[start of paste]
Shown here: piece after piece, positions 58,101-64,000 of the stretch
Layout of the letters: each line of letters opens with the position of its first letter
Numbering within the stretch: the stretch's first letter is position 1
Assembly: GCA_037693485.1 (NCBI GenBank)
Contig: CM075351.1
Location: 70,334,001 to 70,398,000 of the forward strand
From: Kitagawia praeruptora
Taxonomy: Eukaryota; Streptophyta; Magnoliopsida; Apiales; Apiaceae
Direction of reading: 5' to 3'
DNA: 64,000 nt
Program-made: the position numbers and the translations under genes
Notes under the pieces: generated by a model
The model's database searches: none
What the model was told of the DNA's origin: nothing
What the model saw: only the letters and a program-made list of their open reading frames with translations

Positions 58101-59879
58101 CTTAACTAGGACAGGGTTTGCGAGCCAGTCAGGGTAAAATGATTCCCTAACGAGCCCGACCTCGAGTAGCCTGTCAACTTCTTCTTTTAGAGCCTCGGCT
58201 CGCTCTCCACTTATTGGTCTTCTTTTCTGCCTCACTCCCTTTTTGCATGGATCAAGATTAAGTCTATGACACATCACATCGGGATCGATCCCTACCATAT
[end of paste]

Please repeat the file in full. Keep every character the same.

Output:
Shown here: piece after piece, positions 58,101-64,000 of the stretch
Layout of the letters: each line of letters opens with the position of its first letter
Numbering within the stretch: the stretch's first letter is position 1
Assembly: GCA_037693485.1 (NCBI GenBank)
Contig: CM075351.1
Location: 70,334,001 to 70,398,000 of the forward strand
From: Kitagawia praeruptora
Taxonomy: Eukaryota; Streptophyta; Magnoliopsida; Apiales; Apiaceae
Direction of reading: 5' to 3'
DNA: 64,000 nt
Program-made: the position numbers and the translations under genes
Notes under the pieces: generated by a model
The model's database searches: none
What the model was told of the DNA's origin: nothing
What the model saw: only the letters and a program-made list of their open reading frames with translations

Positions 58101-59879
58101 CTTAACTAGGACAGGGTTTGCGAGCCAGTCAGGGTAAAATGATTCCCTAACGAGCCCGACCTCGAGTAGCCTGTCAACTTCTTCTTTTAGAGCCTCGGCT
58201 CGCTCTCCACTTATTGGTCTTCTTTTCTGCCTCACTCCCTTTTTGCATGGATCAAGATTAAGTCTATGACACATCACATCGGGATCGATCCCTACCATAT